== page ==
Federal Reserve Chair Jerome Powell emphasized his resolve to get inflation down, saying Tuesday he will back interest rate increases until prices start falling back toward a healthy level.
“If that involves moving past broadly understood levels of neutral we won’t hesitate to do that,” the central bank leader told The Wall Street Journal in a livestreamed interview. “We will go until we feel we’re at a place where we can say financial conditions are in an appropriate place, we see inflation coming down.
“We’ll go to that point. There won’t be any hesitation about that,” he added.
Earlier this month, the Fed raised benchmark borrowing rates by half a percentage point, the second increase of 2022 as inflation runs around a 40-year high.
Powell said following that increase that similar 50 basis point moves were likely to come at ensuing meetings so long as economic conditions remained similar to where they are now.
On Tuesday, he repeated his commitment to getting inflation closer to the Fed’s 2% target, and cautioned that it might not be easy and could come at the expense of a 3.6% unemployment rate that is just above the lowest level since the late 1960s.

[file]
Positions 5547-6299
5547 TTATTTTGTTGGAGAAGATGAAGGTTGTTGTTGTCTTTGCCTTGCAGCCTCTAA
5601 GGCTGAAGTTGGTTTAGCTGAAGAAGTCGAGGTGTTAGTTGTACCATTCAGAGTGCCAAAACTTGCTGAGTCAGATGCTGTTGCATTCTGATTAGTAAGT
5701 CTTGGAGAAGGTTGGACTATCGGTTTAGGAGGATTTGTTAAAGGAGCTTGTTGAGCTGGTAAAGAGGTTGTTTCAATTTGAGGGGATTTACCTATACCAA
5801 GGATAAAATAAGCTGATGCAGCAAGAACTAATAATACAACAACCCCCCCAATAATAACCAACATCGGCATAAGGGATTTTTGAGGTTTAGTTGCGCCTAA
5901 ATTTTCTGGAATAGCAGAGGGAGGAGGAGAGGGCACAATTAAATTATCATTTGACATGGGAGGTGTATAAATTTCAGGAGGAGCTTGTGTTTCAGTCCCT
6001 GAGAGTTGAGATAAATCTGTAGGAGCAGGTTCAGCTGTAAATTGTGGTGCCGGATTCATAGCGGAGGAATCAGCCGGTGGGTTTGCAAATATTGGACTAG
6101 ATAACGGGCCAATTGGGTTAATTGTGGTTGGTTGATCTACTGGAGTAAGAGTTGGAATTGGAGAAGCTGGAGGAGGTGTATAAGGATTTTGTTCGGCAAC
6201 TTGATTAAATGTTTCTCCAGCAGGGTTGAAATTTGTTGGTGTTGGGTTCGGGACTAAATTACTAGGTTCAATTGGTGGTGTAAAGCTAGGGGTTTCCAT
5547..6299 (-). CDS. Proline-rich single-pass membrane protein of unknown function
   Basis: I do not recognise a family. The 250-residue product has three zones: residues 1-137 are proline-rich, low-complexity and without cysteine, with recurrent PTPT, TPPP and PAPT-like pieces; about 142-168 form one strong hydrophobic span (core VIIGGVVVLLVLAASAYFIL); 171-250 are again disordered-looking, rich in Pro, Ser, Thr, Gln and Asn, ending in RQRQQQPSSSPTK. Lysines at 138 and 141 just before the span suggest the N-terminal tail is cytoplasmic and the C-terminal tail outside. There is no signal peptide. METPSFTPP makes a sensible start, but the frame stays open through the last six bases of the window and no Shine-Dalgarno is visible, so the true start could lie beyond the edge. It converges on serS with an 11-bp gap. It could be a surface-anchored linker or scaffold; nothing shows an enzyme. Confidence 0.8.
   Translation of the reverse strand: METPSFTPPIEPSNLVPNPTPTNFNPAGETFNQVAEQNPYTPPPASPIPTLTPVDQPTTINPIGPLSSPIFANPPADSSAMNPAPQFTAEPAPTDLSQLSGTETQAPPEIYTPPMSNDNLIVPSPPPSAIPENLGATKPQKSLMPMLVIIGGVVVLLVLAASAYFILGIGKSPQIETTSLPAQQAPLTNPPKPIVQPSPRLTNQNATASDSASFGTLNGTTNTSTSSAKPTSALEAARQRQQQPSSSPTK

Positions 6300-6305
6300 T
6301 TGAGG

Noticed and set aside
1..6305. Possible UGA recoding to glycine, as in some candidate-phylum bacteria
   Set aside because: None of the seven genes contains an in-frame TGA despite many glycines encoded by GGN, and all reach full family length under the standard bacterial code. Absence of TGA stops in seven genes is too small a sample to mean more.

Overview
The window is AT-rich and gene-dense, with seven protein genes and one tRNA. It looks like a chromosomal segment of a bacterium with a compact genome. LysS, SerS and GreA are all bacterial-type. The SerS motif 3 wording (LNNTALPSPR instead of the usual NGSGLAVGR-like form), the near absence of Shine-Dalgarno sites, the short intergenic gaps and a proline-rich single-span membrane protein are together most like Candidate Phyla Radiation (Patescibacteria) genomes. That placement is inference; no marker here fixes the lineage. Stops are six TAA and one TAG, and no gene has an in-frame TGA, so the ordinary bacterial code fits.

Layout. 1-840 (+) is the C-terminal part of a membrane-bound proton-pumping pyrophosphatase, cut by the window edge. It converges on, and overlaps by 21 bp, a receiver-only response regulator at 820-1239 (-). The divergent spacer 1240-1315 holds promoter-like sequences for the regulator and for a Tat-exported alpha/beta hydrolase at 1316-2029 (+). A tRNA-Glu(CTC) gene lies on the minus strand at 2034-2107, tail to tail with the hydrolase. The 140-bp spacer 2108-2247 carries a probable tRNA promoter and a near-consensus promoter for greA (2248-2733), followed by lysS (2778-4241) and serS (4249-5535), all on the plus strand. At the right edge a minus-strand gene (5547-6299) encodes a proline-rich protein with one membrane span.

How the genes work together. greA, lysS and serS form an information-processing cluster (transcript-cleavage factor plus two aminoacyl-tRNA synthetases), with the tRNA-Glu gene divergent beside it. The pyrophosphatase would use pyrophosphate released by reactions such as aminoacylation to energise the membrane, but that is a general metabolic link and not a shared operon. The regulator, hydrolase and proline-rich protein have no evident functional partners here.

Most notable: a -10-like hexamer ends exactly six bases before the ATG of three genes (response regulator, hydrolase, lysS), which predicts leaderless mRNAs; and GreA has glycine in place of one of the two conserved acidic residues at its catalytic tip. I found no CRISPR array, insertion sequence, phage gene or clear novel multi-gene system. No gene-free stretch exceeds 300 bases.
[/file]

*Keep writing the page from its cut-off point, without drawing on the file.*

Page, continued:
“You’d still have a strong labor market if unemployment were to move up a few ticks,” he said. “I would say there are a number of plausible paths to have a soft as I said softish landing. Our job isn’t to handicap the odds, it’s to try to achieve that.”
The U.S. economy saw growth contract at a 1.4% pace in the first quarter of 2022, due largely to ongoing supply side constraints, spread of the omicron Covid variant and the war in Ukraine.
However, tighter monetary policy has added to concerns about a steeper downturn and has sparked an aggressive sell-off on Wall Street. In addition to the 75 basis points in interest rate hikes, the Fed also has halted its monthly bond-buying program, which is also known as quantitative easing, and will begin shedding some of the $9 trillion in assets it has acquired starting next month.
Powell said he still hopes the Fed can achieve its inflation goals without tanking the economy.
“You’d still have a strong labor market if unemployment were to move up a few ticks. I would say there are a number of plausible paths to have a soft as I said softish landing. Our job isn’t to handicap the odds, it’s to try to achieve that,” he said.
He added that “there could be some pain involved to restoring price stability” but said the labor market should remain strong, with low unemployment and higher wages.